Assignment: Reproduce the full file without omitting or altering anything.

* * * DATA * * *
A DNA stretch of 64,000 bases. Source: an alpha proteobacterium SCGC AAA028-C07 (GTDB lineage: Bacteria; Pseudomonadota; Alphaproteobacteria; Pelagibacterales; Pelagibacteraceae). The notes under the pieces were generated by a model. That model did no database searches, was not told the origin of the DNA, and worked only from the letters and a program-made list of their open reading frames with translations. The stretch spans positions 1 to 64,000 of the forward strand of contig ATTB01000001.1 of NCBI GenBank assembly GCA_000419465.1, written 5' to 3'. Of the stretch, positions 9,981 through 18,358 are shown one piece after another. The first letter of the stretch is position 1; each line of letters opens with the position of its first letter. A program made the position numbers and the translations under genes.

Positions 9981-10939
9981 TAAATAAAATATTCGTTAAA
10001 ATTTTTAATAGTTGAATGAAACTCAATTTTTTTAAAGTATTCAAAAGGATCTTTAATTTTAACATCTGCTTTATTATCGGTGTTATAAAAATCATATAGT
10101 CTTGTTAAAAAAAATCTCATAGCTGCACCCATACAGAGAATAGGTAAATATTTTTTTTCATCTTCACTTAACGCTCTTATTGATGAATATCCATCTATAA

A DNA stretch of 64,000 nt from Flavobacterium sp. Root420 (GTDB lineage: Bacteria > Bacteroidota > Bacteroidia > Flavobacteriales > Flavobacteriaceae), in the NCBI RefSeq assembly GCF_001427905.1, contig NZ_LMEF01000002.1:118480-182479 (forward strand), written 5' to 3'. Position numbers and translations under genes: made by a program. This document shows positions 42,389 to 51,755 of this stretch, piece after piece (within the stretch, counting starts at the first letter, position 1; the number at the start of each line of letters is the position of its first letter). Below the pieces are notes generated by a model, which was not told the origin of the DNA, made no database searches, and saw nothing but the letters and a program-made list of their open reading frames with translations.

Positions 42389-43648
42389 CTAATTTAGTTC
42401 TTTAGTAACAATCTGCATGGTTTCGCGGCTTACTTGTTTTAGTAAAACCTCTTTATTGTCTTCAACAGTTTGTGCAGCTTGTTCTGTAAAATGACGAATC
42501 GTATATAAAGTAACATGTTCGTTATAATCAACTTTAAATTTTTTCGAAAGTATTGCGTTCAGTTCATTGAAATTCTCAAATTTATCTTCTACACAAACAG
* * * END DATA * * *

A DNA stretch of 64,000 bases. Source: an alpha proteobacterium SCGC AAA028-C07 (GTDB lineage: Bacteria; Pseudomonadota; Alphaproteobacteria; Pelagibacterales; Pelagibacteraceae). The notes under the pieces were generated by a model. That model did no database searches, was not told the origin of the DNA, and worked only from the letters and a program-made list of their open reading frames with translations. The stretch spans positions 1 to 64,000 of the forward strand of contig ATTB01000001.1 of NCBI GenBank assembly GCA_000419465.1, written 5' to 3'. Of the stretch, positions 9,981 through 18,358 are shown one piece after another. The first letter of the stretch is position 1; each line of letters opens with the position of its first letter. A program made the position numbers and the translations under genes.

Positions 9981-10939
9981 TAAATAAAATATTCGTTAAA
10001 ATTTTTAATAGTTGAATGAAACTCAATTTTTTTAAAGTATTCAAAAGGATCTTTAATTTTAACATCTGCTTTATTATCGGTGTTATAAAAATCATATAGT
10101 CTTGTTAAAAAAAATCTCATAGCTGCACCCATACAGAGAATAGGTAAATATTTTTTTTCATCTTCACTTAACGCTCTTATTGATGAATATCCATCTATAA

A DNA stretch of 64,000 nt from Flavobacterium sp. Root420 (GTDB lineage: Bacteria > Bacteroidota > Bacteroidia > Flavobacteriales > Flavobacteriaceae), in the NCBI RefSeq assembly GCF_001427905.1, contig NZ_LMEF01000002.1:118480-182479 (forward strand), written 5' to 3'. Position numbers and translations under genes: made by a program. This document shows positions 42,389 to 51,755 of this stretch, piece after piece (within the stretch, counting starts at the first letter, position 1; the number at the start of each line of letters is the position of its first letter). Below the pieces are notes generated by a model, which was not told the origin of the DNA, made no database searches, and saw nothing but the letters and a program-made list of their open reading frames with translations.

Positions 42389-43648
42389 CTAATTTAGTTC
42401 TTTAGTAACAATCTGCATGGTTTCGCGGCTTACTTGTTTTAGTAAAACCTCTTTATTGTCTTCAACAGTTTGTGCAGCTTGTTCTGTAAAATGACGAATC
42501 GTATATAAAGTAACATGTTCGTTATAATCAACTTTAAATTTTTTCGAAAGTATTGCGTTCAGTTCATTGAAATTCTCAAATTTATCTTCTACACAAACAG